Climate Change in Indiana

Scientific researchers working independently from around the world have come to the same conclusion:  The most expensive thing we can do is nothing.  The second most expensive thing we can do is delay action.  We need to cap emissions now in order to avert the most severe global warming impacts.

According to the University of Maryland Center for Integrative Environmental Research, the increased levels of uncertainty and risk brought about by climate change impose new costs on the insurance, banking, and investment industries, as well as complicate the planning processes for the agricultural and manufacturing sectors and public works projects. Some of Indiana’s most valuable economic assets and industries are particularly vulnerable to the impacts of global warming.  Rising temperatures and volatile weather patterns will create additional and burdensome costs for these industries.

In the last decade, Indiana residents have endured record-breaking heat waves, droughts, cold spells, and a number of floods, including two one-hundred year flood events and one five-hundred year flood event, so we are already seeing some early impacts of climate change. Most recently, flooding around Indiana shut down several roads and damaged homes and businesses, and volatile weather patterns have made farming much more difficult.

A study in the journal Nature Climate Change analyzed the impacts of various policy options for power plant standards on public health and clean air. The potential benefits to Indiana are illustrated in the graphic below. By reducing soot and smog, new standards have the potential to save 1100 lives, prevent 400 hospitalizations and 80 heart attacks in Indiana alone.


Learn more about the regional impacts of climate change:

“What Climate Change Means for Regions across America and Major Sectors of the Economy” – White House

“The Threat of Carbon Pollution: Indiana” – White House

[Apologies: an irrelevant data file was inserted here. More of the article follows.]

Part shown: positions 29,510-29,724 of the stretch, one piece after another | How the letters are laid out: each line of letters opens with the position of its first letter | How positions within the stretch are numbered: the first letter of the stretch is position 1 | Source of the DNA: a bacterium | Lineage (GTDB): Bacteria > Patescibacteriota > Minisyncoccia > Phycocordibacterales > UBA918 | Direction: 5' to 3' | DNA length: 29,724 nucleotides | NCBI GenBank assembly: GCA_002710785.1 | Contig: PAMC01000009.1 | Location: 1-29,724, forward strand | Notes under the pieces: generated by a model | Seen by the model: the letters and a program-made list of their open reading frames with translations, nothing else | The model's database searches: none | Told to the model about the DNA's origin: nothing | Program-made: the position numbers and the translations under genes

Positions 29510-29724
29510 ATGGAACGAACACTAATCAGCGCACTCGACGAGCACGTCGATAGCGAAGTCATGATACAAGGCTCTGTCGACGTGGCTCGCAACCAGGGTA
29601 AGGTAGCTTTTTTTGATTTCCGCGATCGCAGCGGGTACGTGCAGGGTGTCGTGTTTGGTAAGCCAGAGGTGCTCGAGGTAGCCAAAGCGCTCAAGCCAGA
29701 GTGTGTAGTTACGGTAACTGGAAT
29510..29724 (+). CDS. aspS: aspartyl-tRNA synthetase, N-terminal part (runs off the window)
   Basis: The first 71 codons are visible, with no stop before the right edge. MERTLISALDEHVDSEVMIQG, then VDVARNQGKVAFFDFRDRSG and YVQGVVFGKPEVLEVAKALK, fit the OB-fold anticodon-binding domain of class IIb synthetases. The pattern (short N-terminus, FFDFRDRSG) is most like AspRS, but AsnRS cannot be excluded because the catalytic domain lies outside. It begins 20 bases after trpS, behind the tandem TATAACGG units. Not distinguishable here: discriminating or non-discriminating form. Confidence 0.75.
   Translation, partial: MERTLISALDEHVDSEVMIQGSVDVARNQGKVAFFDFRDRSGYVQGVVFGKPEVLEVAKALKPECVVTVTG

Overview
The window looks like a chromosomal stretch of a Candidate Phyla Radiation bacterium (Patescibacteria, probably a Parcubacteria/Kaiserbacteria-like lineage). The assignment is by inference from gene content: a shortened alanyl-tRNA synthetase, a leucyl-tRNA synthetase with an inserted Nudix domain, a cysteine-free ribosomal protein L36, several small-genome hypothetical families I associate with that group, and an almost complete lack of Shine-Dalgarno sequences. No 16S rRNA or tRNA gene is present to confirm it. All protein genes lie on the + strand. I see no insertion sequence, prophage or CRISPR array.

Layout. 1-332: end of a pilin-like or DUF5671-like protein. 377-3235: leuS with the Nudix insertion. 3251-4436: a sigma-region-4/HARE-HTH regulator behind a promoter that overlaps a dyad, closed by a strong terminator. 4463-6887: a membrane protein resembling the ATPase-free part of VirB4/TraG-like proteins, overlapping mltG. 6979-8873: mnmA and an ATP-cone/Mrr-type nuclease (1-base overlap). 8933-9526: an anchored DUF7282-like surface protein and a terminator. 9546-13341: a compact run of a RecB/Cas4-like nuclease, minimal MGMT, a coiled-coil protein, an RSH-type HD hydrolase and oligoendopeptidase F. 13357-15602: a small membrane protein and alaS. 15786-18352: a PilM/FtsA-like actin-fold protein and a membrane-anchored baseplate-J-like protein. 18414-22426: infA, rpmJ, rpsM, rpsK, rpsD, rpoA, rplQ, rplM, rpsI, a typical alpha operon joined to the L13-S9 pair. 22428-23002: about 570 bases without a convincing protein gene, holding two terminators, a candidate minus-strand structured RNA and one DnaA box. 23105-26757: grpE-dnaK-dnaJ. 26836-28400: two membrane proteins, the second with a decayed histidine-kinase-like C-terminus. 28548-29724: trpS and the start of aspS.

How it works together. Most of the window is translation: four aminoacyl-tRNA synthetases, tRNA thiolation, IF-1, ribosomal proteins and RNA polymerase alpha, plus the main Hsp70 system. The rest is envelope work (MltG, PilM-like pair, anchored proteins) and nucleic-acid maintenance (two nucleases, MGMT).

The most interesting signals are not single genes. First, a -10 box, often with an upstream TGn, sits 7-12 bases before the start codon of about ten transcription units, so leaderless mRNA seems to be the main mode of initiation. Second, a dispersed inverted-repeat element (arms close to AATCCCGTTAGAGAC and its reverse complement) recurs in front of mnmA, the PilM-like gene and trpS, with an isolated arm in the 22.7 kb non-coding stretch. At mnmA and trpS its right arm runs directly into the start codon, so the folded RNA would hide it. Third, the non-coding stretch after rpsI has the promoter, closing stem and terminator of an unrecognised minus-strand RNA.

“Regional Impacts: National Climate Assessment” – U.S. Global Change Research Program

“Confronting Climate Change in the Great Lakes Region: Impacts on Indiana Communities and Ecosystems” – Union of Concerned Scientists

Click here for the National Wildlife Foundation’s fact sheet “Charting a New Path for Indiana’s Electricity Generation and Use”

The Morgan Monroe State Forest is part of an ongoing Integrating Worldwide CO2, Water, and Energy Flux Measurements. FLUXNET, a “network of regional networks,” coordinates regional and global analysis of observations from micrometeorological tower sites using eddy covariance methods to measure the exchanges of carbon dioxide (CO2), water vapor, and energy between terrestrial ecosystems and the atmosphere.
At present over 500 tower sites are operated on a long-term and continuous basis. Learn more about this project HERE.

Indiana’s Tough Terrain to fight Climate Change:

    • Indiana’s former Governor Daniels wrote one of the hardest hitting anti-climate change policy OpEd in the nation, published in the Wall Street Journal. CLICK HERE to read this op-ed.
    • Then Congressman – now Governor – Mike Pence is an outspoken critic of the science of global warming on the national TV circuit. CLICK HERE to see some of the coverage.
    • Indiana’s legislature, while it acknowledges “carbon” is a problem, has tended to support all kinds of carbon-burning technologies, from coal to coal bed methane to waste-to-energy facilities.
    • Indiana’s state environmental agency (IDEM) has a track record of denying climate change or opposing climate solutions.
    • “Global warming comment sets off tempest at IDEM” – Indy Star
    • “IDEM’s Tom Easterly Says the Obama Climate Change Plan is Bad for Indiana” – Indiana Real Property and Environmental Law Report
    • “With friends like IDEM Hoosiers are on their own” – Nuvo

Take Action:

Support the Effort to Adopt a Statewide Climate Plan for Indiana

Earth Charter Indiana is leading a statewide, grassroots initiative to persuade policymakers to adopt a State Climate Plan for Indiana.   Presently, Indiana is one of just two states in the U.S. Midwest to not have such a plan. The plan would be a multi-year strategy to not only cut greenhouse gas emissions in Indiana but to help safeguard Indiana’s air, land, and water from the increasing impacts of climate change.

HEC supports this effort, and urges supporters to visit here to learn about steps that you can take to urge the Indiana Environmental Rules Board, which is part of the Executive Branch, to hold a dedicated hearing on Earth Charter Indiana’s petition to have an Indiana Climate Plan.




Climate Action Plan


National Climate Assessment Report

In May 2014, the U.S. Global Change Research Program released a Climate Assessment Report, Climate Change Impacts in the United States. This report details the climate change impacts that are already being observed, and updated estimates of future damages that can be expected under different scenarios.
CLICK HERE to access the full report.
Review the National Climate Assessment – Midwest Report.

Review media coverage of the 2014 Climate Assessment Report:
“Obama Administration releases Third National Climate Assessment for the United States” – National Oceanic and Atmospheric Administration

“2014 National Climate Assessment key findings” – Climate Science Watch

“The White House’s Climate Assessment Heats Up The Discussion About Nuclear Power” – Forbes

“Climate Change Deemed Growing Security Threat by Military Researchers” – New York Times